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Submission + - Version Control for Writers? (

dylan_k writes: I'm interested in using version control software to help writers, editors, publishers, scholars and archivists. In my efforts to figure this out, I've been introduced to Git, and to Flashbake, and to Git-Annex Assistant. These powerful tools are great! Because I'm a web developer in my day job, I'm sure I'll be able to learn them quickly enough and put them to work. The trouble is, most of the people I work on writing with are not so skilled with computers. They may not want to use the command line, and they probably prefer a word processor over a text editor. Since most of this stuff is open source, I'm looking for ways to make these tools a little more user friendly, for the average writer, editor, etc.

Here is a link to a blog post where I detailed some of my early thoughts on the subject.

I would be grateful for any thoughts, comments, advice, etc. that any of you might be able to provide.

Comment Force behavioral change (Score 1) 173

The whole idea of SDDC and Cloud Computing is to basically end up with "IT as a Service". The rest are just marketing words. The goal is to have a service pretty much like electricity: you don't necessarily care where it comes from or how it's delivered to your premises. All you care is that it's there, it's reliable, it's consistent and you know exactly how much you are paying for.

The problem I've seen in the 10 years I've been in this particular industry, is that very few large companies are doing chargeback from IT to their internal customers or business units. IT has been historically seen as a shared cost for the company which adds tremendous pressure every year to cut more and more and try to leverage economies of scale whenever possible. Once you implement chargeback (even if it starts as a showback only) you can effectively pass that cost to the internal customer so you end up shaping their behavior depending on their own funds allocation, not IT's.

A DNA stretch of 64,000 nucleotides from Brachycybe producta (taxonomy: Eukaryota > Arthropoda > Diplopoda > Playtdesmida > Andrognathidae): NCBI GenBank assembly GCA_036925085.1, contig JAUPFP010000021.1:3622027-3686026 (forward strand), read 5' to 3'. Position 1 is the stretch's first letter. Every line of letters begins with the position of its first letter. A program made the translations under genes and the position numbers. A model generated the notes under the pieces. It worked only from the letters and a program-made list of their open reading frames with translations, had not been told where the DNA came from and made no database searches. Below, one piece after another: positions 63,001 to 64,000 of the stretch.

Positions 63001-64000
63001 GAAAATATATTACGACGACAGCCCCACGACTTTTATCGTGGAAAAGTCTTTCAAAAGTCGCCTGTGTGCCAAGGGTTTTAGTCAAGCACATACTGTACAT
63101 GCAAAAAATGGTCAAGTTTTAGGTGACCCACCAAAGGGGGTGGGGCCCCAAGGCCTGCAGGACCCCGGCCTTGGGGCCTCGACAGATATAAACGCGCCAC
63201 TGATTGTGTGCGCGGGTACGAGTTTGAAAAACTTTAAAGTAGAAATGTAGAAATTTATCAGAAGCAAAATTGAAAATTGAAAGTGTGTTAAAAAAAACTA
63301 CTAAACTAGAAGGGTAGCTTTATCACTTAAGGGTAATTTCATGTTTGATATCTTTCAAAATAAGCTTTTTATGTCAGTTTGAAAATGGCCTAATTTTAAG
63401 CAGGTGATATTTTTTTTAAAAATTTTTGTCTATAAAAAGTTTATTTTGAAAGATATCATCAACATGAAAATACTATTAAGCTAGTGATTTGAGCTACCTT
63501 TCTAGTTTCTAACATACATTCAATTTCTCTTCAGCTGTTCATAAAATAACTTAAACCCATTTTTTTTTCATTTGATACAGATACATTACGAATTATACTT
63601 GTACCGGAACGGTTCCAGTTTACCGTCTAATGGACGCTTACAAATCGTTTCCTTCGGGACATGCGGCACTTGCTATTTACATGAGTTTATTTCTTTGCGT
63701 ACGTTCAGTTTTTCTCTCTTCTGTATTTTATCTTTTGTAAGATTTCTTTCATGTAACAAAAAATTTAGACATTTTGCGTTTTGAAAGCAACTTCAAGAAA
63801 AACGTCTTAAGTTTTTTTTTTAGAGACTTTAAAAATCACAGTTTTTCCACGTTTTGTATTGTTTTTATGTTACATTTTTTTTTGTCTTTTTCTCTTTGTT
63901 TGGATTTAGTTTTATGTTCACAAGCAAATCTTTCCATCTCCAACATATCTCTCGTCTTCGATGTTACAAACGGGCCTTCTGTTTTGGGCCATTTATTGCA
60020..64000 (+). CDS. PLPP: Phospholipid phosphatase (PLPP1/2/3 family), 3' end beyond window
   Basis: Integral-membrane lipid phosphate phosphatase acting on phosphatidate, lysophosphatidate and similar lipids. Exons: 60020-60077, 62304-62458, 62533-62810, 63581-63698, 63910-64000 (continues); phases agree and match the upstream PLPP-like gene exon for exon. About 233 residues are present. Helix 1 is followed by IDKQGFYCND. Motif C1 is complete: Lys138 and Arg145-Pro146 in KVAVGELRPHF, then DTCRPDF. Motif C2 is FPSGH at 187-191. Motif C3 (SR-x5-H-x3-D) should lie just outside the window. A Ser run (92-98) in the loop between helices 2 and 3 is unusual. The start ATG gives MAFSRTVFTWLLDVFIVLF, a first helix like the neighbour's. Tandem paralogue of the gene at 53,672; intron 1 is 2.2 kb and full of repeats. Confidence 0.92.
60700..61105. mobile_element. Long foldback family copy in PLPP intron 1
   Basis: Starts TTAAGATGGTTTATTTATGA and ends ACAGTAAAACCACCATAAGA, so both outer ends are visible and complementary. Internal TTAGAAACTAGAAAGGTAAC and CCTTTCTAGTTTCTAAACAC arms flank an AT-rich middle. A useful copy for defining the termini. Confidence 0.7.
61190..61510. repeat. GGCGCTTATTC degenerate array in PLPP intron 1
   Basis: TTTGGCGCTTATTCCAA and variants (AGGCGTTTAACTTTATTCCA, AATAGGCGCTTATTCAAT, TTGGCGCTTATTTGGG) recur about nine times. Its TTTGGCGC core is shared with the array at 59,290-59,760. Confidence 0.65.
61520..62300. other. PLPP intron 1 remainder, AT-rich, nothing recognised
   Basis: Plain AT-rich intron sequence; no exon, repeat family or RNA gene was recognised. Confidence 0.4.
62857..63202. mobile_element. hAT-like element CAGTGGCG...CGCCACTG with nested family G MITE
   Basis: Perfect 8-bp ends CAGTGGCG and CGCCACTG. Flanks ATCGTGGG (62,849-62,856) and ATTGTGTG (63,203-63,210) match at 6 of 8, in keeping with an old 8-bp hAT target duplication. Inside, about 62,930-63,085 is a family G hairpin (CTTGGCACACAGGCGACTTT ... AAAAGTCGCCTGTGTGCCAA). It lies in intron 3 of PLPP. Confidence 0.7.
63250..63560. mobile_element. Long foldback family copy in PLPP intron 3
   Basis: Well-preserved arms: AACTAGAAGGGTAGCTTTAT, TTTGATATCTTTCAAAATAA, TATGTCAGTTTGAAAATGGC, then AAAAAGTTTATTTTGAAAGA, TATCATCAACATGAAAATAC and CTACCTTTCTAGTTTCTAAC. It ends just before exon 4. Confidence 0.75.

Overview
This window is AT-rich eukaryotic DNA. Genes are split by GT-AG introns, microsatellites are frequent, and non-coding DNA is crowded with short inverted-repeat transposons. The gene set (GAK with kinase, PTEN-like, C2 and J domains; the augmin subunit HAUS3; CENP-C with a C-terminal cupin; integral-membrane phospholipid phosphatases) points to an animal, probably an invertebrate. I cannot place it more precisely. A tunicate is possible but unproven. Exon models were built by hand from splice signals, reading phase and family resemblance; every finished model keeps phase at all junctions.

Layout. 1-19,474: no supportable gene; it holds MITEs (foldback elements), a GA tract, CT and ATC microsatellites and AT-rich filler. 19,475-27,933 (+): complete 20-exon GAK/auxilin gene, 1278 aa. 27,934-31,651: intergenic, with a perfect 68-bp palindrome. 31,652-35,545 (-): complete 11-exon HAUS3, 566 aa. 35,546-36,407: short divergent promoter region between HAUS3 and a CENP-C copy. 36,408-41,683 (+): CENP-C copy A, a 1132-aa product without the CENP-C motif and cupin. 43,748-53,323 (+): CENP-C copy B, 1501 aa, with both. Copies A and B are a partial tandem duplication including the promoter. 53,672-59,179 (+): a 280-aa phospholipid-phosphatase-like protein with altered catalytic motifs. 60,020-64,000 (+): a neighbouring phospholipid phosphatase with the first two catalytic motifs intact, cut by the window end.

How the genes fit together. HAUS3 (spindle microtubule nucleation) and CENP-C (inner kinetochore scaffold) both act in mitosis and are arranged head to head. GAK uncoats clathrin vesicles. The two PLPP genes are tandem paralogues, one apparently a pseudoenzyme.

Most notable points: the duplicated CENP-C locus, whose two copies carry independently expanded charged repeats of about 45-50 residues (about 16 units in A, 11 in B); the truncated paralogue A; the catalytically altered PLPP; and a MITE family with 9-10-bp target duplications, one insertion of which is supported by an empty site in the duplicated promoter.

The next step is to have accurate forecasting so you know exactly how much infrastructure to have available, particularly if you implement service tiering. This doesn't mean that IT will have a free ride, and it will still be expected to be competitive with external cloud providers, but at least is something more manageable than the status quo.

Comment Use it as a starting point (Score 2) 27

OpenStack has the potential to become the ultimate IaaS multi-vendor glue API, and now that the Foundation is established and a number of large players are committing resources and actual code (VMware, HP, IBM, Rackspace, etc, etc), things are taking shape at an amazing rate.

I'd say yes, embrace the AWS API as a baseline, just to make sure developers can port their applications as seamlessly as possible from AWS to OpenStack and viceversa. Just don't think this has to be all or nothing. Since not every use case can be fulfilled by AWS, I see absolutely nothing wrong with creating brand new APIs and operational models to address the needs of whomever is implementing OpenStack out there, as long as it's clear that using them would make your application incompatible with AWS. For many use cases, that's irrelevant.

Kudos to AWS to having come out with that model, but innovation cannot stop for fear of incompatibilities.

Comment Re:There must be something better to do with that (Score 4, Insightful) 214